Yes, we can feed the world without GMOs

A new analysis challenges the absurd myth that genetically engineered crops are crucial to “feeding the world” – now or in the future

April 5, 2015 by Pat Thomas

Photo: Bigstock

A new analysis by the Environmental Working Group in the US debunks the myth that genetically engineered crops will be crucial to “feeding the world” as the population soars.

The report summarises recent research and concludes that so far, GE crops have done nothing to improve global food security – and there’s little reason to think that they will any time soon.

The world already produces enough food to feed 14 billion people. But still people go hungry, According to Beyond GM’s Lawrence Woodward for, among other reasons, “food waste, disparity in wealth, a dysfunctional farming and food system, the malign power of corporations and speculation in food that borders on the corrupt and the immoral

The EWG report, written by analyst Emily Cassidy, agrees noting that the chief causes of global hunger today are poverty and small farmers’ lack of access to basic resources such as fertilisers and roads to market.

Given that creating just one genetically engineered crop variety can cost upwards of £87 million ($130 million), you’d think Big Ag companies (and indeed governments) would prioritise investments in strategies that have been proven to work and less on GMOs that may not even increase crop yields. But what corporations really care about is increasing their profits, not feeding a hungry world.

The challenges

Growing food takes a major toll on the environment, one that will grow worse in the coming decades as humanity faces the challenge of feeding a burgeoning population.

Biotech companies and proponents of industrial agriculture tout genetically engineered crops (often called GE or GMOs) as the key to “feeding the world,” but recent evidence shows that this promise has fallen flat. Here are some key facts from the EWG report:

  • GM crops – primarily corn and soybeans – have not substantially contributed to global food security and are primarily used to feed animals and cars, not people.
  • Studies show that GM crops in the US are not more productive than non-GE crops in Western Europe.
  • A recent case study in Africa found that crops that were crossbred for drought tolerance using traditional techniques improved yields 30% more than GM varieties (see also our story Naturally Ingenious Crops).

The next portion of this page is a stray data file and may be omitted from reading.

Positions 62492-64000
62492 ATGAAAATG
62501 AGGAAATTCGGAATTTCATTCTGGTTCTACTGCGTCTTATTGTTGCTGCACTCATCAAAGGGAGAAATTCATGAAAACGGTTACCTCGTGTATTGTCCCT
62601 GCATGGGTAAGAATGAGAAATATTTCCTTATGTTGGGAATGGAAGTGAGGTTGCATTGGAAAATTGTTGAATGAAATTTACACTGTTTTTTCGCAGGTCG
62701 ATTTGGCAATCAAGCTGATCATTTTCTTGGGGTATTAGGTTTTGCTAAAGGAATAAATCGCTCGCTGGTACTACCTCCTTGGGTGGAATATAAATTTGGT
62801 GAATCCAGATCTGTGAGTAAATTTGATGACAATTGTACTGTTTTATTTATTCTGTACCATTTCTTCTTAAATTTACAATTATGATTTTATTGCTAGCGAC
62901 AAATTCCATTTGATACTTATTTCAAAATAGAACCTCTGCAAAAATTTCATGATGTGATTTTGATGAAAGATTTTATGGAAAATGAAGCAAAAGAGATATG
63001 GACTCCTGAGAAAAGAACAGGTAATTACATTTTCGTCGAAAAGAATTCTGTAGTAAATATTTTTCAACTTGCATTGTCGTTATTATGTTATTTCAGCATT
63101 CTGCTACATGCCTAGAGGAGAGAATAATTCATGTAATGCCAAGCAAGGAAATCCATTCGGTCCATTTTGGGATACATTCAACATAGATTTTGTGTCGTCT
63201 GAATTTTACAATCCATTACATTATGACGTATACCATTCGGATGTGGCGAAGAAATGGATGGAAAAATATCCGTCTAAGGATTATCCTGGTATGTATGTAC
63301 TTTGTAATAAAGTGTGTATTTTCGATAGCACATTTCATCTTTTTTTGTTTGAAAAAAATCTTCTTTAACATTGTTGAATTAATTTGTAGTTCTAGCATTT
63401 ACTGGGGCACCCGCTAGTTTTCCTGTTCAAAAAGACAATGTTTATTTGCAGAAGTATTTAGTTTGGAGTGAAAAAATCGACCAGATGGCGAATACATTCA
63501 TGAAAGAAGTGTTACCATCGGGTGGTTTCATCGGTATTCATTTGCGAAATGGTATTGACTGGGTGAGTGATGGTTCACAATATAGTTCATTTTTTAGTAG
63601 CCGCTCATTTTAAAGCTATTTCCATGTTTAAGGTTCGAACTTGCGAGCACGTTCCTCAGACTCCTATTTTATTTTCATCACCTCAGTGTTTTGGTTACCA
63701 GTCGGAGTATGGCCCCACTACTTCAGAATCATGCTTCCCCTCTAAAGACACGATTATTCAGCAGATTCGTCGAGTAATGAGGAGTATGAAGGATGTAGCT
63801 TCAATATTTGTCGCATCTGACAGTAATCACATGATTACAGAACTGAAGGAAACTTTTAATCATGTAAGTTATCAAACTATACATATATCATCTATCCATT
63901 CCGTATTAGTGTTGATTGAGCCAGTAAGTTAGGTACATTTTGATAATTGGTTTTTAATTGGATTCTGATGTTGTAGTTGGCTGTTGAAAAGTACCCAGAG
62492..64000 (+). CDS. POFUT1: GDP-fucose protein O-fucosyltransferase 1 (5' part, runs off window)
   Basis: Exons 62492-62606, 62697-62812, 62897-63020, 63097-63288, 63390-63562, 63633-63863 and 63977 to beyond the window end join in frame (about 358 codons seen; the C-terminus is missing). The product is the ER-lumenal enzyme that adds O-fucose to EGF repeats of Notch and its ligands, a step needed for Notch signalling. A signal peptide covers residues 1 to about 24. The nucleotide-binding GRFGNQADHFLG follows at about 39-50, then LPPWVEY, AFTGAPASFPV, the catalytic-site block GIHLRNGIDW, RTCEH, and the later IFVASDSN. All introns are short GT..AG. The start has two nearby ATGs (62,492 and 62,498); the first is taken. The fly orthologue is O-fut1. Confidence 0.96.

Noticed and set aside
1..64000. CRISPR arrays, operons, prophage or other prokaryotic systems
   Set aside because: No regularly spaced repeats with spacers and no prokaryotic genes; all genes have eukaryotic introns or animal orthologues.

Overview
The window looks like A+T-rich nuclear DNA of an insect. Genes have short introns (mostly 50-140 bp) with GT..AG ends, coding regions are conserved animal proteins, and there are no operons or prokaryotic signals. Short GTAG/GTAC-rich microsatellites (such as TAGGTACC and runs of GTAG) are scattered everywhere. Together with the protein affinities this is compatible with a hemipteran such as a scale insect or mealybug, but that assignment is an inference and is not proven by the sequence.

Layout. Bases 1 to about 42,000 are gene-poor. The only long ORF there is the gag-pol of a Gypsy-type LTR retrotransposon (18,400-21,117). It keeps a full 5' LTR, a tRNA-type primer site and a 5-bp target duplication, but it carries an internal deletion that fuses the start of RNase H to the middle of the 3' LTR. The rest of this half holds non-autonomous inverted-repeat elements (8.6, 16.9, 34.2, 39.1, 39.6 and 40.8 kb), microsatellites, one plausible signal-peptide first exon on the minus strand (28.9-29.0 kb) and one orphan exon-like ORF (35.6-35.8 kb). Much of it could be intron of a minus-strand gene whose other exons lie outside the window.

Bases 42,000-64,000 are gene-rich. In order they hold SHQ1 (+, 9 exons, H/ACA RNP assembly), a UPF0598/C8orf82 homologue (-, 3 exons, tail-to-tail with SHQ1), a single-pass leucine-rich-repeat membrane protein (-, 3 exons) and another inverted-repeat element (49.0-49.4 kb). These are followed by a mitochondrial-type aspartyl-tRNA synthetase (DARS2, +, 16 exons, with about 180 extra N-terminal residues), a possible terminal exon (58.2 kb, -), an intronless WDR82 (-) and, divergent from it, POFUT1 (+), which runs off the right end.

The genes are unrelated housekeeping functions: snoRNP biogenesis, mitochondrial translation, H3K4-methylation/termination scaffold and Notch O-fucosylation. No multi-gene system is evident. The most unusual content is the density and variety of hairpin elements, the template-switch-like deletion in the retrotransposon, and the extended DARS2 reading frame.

The solutions

Instead of counting on the still unfilled hopes for GM crops, it makes sense to implement common-sense strategies that could increase food supplies with minimal environmental impact. Among them are:

Eliminating food waste Most food waste in the United States and Europe occurs at home or in restaurants and supermarkets. Tossing food is not only a waste of money, it also takes a significant environmental toll: 31% of U.S. cropland and 25% of US fresh water consumption goes to grow that uneaten food

A shift in our diets Today meat production occupies about three-quarters of all agricultural land, and on average it takes about 10 calories of animal feed to produce just one calorie of meat. Shifting from grain-fed beef to a diet emphasising chicken or grass-fed beef could reduce the amount of land devoted to growing animal feed such as corn and soya.

Eliminating food-based biofuels Shifting crops used for biofuels back into food production could increase the global calorie supply by 8%, but in many countries the trend is in the opposite direction. They are increasing biofuels mandates, using food crops as feedstock and potentially exacerbating food security concerns.

Smarter use of resources such as fertilisers Smarter use of fertilisers would have the dual benefits of increasing the food supply in places that need it most while reducing the damage done to water and air quality from over-fertilising. If the fertiliser were used in places with nutrient-poor soils where it would have the greatest impact, instead of over-fertilising industrial-scale farms in rich countries, global production of major cereals could be increased by 30%.

Taken together, smarter resource use, improving the livelihoods and resources available to small farmers, changing biofuels policies, reducing food waste and changing diets could double calorie availability and reduce the environmental burden of food production.


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